Houston Methodist Sugar Land Hospital is the first hospital in Fort Bend County to perform a successful implant of Barostim Baroreflex Activation Therapy™, an FDA-approved heart failure device to use neuromodulation. The device is implanted into the wall of the carotid artery, sending electrical pulses to special sensors in the heart that are responsible for transmitting blood pressure information to the brain.


The procedure took place at Houston Methodist Sugar Land and was performed by Dr. Uttam Tripathy, board-certified cardiothoracic surgeon. The patient had a history of heart failure and difficulty with breathing and walking. Since receiving the implantable device, the patient is now able to walk to the park and attend games with his daughters.


Unlike other heart failure device therapies like pacemakers or defibrillators, Barostim does not require hardware in the heart or vasculature. It works by electrically stimulating baroreceptors – natural sensors located in the wall of the carotid artery – that tell the nervous system how to regulate heart, kidney and vascular function. These effects reduce the heart’s workload and help it pump more efficiently, helping to restore balance to the autonomic nervous system and improve the symptoms of heart failure. Barostim plus heart failure medications have been shown to improve exercise capacity, quality of life and help patients return to their daily activities.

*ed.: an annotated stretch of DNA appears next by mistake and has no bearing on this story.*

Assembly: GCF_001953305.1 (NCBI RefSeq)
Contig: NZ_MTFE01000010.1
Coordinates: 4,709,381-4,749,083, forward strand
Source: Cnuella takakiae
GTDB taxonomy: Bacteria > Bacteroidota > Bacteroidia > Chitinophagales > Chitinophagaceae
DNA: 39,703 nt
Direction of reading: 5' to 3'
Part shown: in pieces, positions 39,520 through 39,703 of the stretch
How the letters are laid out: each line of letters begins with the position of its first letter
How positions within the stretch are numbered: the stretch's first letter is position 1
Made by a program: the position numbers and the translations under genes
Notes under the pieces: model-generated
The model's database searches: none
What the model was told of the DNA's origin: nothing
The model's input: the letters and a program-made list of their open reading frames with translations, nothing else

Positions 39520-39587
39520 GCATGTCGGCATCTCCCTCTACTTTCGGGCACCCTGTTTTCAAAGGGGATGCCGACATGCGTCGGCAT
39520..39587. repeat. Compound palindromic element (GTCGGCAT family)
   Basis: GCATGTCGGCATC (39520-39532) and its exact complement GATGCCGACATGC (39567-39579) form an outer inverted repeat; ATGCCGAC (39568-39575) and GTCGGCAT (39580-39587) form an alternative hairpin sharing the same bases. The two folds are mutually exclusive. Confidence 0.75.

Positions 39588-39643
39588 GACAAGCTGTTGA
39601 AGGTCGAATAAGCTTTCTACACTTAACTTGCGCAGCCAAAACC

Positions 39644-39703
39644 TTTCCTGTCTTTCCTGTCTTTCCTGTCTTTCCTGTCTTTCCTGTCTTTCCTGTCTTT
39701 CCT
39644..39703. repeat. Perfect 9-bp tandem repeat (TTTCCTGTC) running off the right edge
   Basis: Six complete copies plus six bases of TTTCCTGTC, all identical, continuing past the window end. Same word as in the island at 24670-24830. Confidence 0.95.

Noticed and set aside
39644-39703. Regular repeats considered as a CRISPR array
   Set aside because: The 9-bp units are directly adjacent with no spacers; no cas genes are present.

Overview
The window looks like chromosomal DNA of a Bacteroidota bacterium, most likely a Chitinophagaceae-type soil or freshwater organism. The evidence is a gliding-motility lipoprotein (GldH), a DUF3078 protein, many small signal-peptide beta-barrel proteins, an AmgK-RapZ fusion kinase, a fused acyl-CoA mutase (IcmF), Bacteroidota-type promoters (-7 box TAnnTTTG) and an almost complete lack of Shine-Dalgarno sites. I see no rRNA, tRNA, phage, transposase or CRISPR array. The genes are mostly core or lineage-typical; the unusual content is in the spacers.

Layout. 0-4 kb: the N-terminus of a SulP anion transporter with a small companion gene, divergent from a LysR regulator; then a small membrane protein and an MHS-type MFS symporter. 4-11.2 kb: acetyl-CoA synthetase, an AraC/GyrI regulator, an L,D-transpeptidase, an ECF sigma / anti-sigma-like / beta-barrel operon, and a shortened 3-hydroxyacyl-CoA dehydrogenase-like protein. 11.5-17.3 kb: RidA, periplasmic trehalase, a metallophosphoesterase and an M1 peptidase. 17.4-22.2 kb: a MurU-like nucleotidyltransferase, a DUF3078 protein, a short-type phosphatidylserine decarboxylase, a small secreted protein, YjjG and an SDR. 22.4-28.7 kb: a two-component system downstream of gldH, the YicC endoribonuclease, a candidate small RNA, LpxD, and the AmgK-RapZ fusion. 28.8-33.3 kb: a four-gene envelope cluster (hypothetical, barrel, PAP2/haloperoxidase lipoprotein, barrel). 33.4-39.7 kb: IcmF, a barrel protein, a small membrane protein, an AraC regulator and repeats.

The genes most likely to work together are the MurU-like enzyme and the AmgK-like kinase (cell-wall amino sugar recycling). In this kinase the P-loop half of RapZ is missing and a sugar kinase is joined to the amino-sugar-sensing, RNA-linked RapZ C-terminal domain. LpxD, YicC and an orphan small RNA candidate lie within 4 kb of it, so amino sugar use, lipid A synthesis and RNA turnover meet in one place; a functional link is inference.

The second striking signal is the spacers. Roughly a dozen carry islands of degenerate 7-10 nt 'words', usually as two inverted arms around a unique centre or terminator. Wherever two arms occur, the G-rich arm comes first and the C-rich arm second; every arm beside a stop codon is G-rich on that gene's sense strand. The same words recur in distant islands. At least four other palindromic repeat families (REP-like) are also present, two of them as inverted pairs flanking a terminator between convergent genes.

“The cardiology team at Houston Methodist Sugar Land is steadfast in our commitment to give our patients access to the latest cardiovascular innovations to treat heart failure,” said Tripathy. “This device allows us to provide more treatment options for patients who are already on medications for heart failure. We are excited to offer this treatment and to witness the improvements of our patients’ quality of life.” Since the first procedure, Tripathy has also completed a second successful Barostim implant. Both patients have an improved quality of life measurement from the heart failure standpoint.


Heart failure is a chronic, progressive condition in which the heart muscle is unable to pump enough blood to meet the body’s needs for blood and oxygen. Essentially, the heart can’t keep up with its workload. People with heart failure often experience shortness of breath, fatigue, swelling in lower extremities, weakness and the reduced ability to perform physical activity. In the US, heart failure is estimated to affect 6.9 million adults and is expected to increase by 24% to nearly 8.5 million by 2030. Overall, heart failure is associated with a four-fold increased risk of death and six to nine times increased risk of sudden cardiac death.


Houston Methodist DeBakey Heart & Vascular Center is a nationally recognized leader in the diagnosis and treatment of heart disease. The Heart & Vascular Center offers a variety of specialty clinics and programs to treat a wide spectrum of cardiovascular diseases and disorders, including coronary artery disease, atrial fibrillation, peripheral artery disease, adult congenital heart disease, heart tumors and valve disease. Building on the legacy created by Dr. Michael E. DeBakey, the center’s cardiologists and surgeons are worldwide leaders in clinical and scientific trials, innovation and education that benefits current and future physicians and patients.